On Nov. 20, 2014, with the assistance of his two children, Colt and Honesta, Masonic Village staff and Capital Area Therapeutic Riding Association owners Shirley and Ben Nolt, Cliff had the chance to once again saddle up and ride a horse.

Born and raised on a farm, Cliff Romberger trained his first pony for a local carnival at age 12. He continued to work with them throughout his life, including during military re-enactments. In 1999, Cliff and his son, Colt, were participating in a re-enactment of the Battle of Gettysburg when a casting representative spotted Colt and asked if he’d like to audition for the film “The Patriot.” Cliff agreed it was a great opportunity. They were both selected to be in the militia unit that rode with actor Mel Gibson.

“The experience totally changed Dad,” Colt said. “He dedicated his life to wrangling horses, which he became very successful at doing.”

A few years ago, health issues led Cliff to stop his work with horses. In 2013, he moved to the Masonic Village at Elizabethtown, where staff learned of his love for horses and all animals.

“I promised him I would find a way to get him back in the saddle again, even if I had to duct tape him to a horse,” Colt said. “He believed me and has held me to my word, asking me every time I’m home [from Los Angeles] if I’ve figured it out yet. Tim [Nickel], Masonic Village chaplain, found this location and made my promise a reality. I’m forever grateful.”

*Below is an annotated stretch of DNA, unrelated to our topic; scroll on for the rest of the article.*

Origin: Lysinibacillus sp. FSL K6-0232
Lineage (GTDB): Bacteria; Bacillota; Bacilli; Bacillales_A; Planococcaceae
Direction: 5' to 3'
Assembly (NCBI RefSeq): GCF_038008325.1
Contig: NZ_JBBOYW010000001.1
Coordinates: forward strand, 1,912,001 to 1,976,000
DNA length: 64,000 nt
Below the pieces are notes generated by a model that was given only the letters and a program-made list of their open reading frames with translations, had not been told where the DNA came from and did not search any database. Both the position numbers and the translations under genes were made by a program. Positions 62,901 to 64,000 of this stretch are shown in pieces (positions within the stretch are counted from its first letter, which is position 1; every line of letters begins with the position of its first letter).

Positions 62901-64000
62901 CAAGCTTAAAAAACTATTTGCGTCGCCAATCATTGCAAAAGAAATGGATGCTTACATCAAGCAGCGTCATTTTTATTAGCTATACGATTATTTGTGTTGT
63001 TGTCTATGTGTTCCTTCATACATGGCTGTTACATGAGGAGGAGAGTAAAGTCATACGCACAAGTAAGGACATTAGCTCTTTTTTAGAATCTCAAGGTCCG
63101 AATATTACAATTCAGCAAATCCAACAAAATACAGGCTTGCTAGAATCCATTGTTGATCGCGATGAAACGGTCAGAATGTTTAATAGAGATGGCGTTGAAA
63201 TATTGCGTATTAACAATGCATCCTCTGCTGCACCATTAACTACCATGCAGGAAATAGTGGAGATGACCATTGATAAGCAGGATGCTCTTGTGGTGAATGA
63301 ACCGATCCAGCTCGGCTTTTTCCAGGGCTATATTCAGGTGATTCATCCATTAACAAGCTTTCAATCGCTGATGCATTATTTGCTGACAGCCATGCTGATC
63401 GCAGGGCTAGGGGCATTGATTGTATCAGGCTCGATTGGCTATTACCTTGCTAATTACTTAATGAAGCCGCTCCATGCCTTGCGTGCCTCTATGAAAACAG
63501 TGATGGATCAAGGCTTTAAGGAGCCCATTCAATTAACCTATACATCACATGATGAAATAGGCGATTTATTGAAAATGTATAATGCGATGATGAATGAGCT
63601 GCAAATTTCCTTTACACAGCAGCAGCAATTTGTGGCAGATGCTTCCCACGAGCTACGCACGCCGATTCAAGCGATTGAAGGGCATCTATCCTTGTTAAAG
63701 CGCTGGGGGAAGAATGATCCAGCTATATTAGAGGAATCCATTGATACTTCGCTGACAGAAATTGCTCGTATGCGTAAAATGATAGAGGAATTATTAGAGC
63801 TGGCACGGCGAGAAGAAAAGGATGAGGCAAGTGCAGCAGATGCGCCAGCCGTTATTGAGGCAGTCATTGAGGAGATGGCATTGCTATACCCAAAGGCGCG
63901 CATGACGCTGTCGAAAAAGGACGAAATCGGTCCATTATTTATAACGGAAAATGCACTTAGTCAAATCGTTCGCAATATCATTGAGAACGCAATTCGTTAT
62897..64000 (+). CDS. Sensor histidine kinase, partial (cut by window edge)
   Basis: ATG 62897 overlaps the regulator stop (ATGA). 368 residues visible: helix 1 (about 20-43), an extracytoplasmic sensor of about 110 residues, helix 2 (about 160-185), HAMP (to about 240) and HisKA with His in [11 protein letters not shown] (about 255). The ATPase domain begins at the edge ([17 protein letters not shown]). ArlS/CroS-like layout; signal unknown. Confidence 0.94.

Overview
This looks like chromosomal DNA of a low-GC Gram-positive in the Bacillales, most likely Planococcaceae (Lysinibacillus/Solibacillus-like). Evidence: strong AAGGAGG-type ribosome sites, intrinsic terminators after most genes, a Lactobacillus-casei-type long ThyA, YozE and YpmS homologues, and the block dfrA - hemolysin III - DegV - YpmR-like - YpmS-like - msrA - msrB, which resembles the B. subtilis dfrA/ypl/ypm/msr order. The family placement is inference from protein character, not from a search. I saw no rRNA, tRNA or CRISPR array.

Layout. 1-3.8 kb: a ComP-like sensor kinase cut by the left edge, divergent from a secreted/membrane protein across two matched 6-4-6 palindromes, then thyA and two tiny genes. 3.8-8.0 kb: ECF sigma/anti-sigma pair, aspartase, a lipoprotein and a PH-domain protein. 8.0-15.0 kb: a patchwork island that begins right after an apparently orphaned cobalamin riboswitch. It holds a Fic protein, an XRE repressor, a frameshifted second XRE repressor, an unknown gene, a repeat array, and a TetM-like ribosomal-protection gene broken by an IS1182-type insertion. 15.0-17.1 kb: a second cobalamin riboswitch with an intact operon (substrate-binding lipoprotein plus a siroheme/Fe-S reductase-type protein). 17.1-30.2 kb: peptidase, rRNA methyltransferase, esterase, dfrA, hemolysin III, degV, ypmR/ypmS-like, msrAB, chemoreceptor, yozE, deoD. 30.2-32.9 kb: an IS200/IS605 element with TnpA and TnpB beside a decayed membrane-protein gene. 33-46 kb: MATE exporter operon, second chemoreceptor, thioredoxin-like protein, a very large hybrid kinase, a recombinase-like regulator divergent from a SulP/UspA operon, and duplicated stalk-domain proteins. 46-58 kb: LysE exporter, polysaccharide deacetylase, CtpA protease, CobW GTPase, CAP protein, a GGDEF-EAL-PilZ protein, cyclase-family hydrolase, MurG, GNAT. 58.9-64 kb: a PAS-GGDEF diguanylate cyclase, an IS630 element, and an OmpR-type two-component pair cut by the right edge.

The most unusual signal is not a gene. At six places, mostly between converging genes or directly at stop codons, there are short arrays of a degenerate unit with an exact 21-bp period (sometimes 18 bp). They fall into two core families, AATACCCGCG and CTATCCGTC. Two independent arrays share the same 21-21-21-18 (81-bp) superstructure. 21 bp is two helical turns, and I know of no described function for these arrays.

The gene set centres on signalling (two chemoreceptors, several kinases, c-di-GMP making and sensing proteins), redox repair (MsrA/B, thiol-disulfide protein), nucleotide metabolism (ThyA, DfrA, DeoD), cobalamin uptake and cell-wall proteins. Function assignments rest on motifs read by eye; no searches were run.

“You really put your faith and trust in these people to care for someone you love in ways you can’t do yourself,” Honesta said. “And staff really have been wonderful. I know whenever we have any questions or concerns, there’s a whole host of people ready and willing to answer any questions.”

Bob Marvel Flight

Bob Marvel

Robert “Bob” Marvel, who had a lifelong passion for flying, took to the sky one more time thanks to Masonic Village Hospice.

Bob, who was facing a life-limiting illness, enjoyed a 40-minute airplane ride that departed from Donegal Springs Airpark and flew along the Susquehanna River. During a detour to Lancaster Airport, he was able to recall his youth.

A native of Lancaster County, Bob rode his bike to the Lancaster Airport almost daily as a young boy, observing the taking off and landing of planes. Until he was old enough to accomplish his dream of becoming a licensed pilot, Bob took time heating up the planes, changing bulbs and doing other small favors for the pilots, whom he looked up to.

Once he earned his pilot’s license, though it wasn’t his full-time career, Bob did some business flying and took plenty of flights for pleasure. At one point, he even owned his own plane.